After the War, he enjoyed a Renaissance, Coward himself wrote: "In 'The Fifties' I emerged, to my own and every one else's astonishment, as a highly successful cabaret entertainer." This included four seasons at the Café de Paris and a season on "a rather excessive salary" at the Desert Inn, Las Vegas, where he performed two shows a night at 9.15 and 12.15 for nearly fifty minutes. In Noël Coward: The Complete Lyrics, this salary is given as $35,000 a week, and in Sheridan Morley's biography as $40,000. Whatever, the fifties were a fabulous time for a man who although not yet in his twilight years was now past his prime. Although he had first appeared on the stage as long ago as 1911, had starred in his own productions, and had long sung on the radio, it was not until 1955 that Coward made his TV debut as a performer, in a CBS special with Mary Martin, in the wake of his Desert Inn triumph.

    His last complete musical was the 1961 production Sail Away, though the following year he wrote the score for The Girl Who Came To Supper.
  • A tax exile since 1956, Coward retired to Jamaica, and was knighted in the 1970 New Year's Honours List, though perhaps the greatest honour bestowed on him came after his death, a memorial at Poet's Corner in Westminster Abbey. Coward made his last public appearance at a gala performance of the play Oh Coward! on Broadway in 1973. He died in Jamaica on March 26 of that year, and was buried in the garden of his home, Firefly.
  • Coward never married, being, as was once diplomatically said of his friend and contemporary Ivor Novello, not the marrying kind, but although he never acknowledged his homosexuality publicly, numerous hints can be found in many of his works. It may be unwise to read too much into this, as most of his love songs are unambiguously heterosexual, but "Mad About The Boy" and the reference to "cutest little German parachutist" in "Could You Please Oblige Us With A Bren Gun?" leave little to the imagination.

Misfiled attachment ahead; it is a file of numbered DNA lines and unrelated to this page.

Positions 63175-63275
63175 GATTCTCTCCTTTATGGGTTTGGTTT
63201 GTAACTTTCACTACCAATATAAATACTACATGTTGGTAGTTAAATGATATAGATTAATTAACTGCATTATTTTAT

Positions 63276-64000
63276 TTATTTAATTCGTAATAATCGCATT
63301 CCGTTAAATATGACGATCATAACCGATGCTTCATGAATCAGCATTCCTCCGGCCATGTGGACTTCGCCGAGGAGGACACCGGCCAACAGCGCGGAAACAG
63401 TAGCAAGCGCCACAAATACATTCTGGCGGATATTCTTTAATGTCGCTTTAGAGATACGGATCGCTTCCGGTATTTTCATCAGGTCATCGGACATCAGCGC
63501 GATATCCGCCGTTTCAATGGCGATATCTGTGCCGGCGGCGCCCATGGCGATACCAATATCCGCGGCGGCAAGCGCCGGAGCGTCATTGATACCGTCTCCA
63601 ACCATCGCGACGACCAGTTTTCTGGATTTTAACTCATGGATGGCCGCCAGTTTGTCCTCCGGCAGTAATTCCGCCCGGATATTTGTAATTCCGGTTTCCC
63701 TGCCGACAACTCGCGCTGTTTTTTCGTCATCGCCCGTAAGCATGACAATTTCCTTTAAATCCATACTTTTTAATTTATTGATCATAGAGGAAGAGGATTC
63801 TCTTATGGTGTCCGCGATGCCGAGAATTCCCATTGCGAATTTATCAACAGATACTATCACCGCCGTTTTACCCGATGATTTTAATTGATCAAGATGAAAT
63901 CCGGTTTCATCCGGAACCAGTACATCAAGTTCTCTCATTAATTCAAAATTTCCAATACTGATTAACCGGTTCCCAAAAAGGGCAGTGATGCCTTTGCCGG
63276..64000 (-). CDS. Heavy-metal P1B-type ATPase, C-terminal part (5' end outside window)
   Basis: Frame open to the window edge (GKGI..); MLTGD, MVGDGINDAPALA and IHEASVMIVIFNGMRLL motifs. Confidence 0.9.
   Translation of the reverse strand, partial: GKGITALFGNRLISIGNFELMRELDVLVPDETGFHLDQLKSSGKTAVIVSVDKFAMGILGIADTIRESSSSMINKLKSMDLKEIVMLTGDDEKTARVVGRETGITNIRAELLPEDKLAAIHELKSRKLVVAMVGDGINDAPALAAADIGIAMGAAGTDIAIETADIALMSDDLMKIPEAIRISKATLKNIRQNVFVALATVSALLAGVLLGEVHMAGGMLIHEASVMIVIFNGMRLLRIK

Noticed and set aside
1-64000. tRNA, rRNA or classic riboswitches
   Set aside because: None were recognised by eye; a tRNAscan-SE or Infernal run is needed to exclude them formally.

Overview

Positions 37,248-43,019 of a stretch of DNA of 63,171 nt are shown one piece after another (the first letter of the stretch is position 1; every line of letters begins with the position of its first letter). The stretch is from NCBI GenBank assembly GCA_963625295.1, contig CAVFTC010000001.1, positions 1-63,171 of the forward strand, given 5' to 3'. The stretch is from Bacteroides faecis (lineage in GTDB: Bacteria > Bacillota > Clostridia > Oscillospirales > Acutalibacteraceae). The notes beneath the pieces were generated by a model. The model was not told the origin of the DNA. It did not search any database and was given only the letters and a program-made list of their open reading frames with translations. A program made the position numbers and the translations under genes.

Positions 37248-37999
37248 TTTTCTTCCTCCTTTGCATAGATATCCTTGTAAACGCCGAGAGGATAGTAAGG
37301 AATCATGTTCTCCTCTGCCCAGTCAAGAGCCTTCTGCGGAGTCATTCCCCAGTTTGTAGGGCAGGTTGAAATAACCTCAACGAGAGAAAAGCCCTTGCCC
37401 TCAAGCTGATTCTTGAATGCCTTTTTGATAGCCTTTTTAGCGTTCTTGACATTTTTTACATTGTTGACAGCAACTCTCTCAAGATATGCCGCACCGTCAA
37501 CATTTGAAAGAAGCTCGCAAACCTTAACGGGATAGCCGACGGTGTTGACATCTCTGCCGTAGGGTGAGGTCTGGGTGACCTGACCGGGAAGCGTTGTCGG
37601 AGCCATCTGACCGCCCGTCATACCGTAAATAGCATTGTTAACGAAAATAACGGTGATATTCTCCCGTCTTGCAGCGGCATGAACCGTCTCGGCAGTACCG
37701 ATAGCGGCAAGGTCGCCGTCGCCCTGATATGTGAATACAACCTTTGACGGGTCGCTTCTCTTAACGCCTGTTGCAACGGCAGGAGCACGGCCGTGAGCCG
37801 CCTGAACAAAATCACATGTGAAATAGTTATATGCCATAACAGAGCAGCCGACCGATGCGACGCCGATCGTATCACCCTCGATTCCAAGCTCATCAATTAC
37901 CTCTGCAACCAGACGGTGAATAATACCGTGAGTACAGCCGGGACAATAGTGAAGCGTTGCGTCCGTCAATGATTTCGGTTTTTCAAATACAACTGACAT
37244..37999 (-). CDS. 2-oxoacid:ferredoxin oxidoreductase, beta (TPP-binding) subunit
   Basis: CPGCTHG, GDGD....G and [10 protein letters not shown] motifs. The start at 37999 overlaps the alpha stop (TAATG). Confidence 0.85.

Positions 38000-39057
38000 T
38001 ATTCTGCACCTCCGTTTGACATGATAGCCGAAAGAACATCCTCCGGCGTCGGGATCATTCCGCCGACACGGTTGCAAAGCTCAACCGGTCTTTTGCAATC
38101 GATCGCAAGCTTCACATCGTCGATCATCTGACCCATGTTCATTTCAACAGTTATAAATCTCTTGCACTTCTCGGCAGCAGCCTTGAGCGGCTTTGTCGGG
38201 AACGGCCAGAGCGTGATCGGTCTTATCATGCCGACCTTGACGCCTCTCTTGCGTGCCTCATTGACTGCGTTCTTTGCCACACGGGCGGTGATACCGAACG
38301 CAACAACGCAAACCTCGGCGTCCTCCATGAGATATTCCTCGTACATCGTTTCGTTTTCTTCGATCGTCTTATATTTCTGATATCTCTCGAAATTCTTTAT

It should be remembered though that homosexual acts between consenting adults were illegal in Britain up until the Wolfenden reforms of the late sixties, but even though homosexuality was tolerated, the mere insinuation could be the kiss of death for a public figure on either side of the Atlantic, so much so that in 1956, Liberace sued the London Daily Mirror over such insinuations, and "cried all the way to the bank" after the verdict.

    For Coward though, his sexuality was a private matter, he despised the gay scene as much as what he alluded to as the new kitchen sink dramas; he also had a number of close women friends including his private secretary, and fellow thespian and singer Gertrude Lawrence.
  • Although Coward wrote and co-wrote literally hundreds of songs, these have to some extent been eclipsed by his other talents, and he is probably best remembered as a playwright. The man who has been called the first English rapper was inducted into the Songwriters Hall Of Fame in 1988. The Noël Coward Society was formed to perpetuate his legacy, and his life and work have been documented in hundreds, perhaps thousands of articles, and in dozens of books, including several dedicated biographies, among them Coward's own reminiscences and anthologies. >>
    Suggestion credit:
    Alexander Baron - London, England, for all above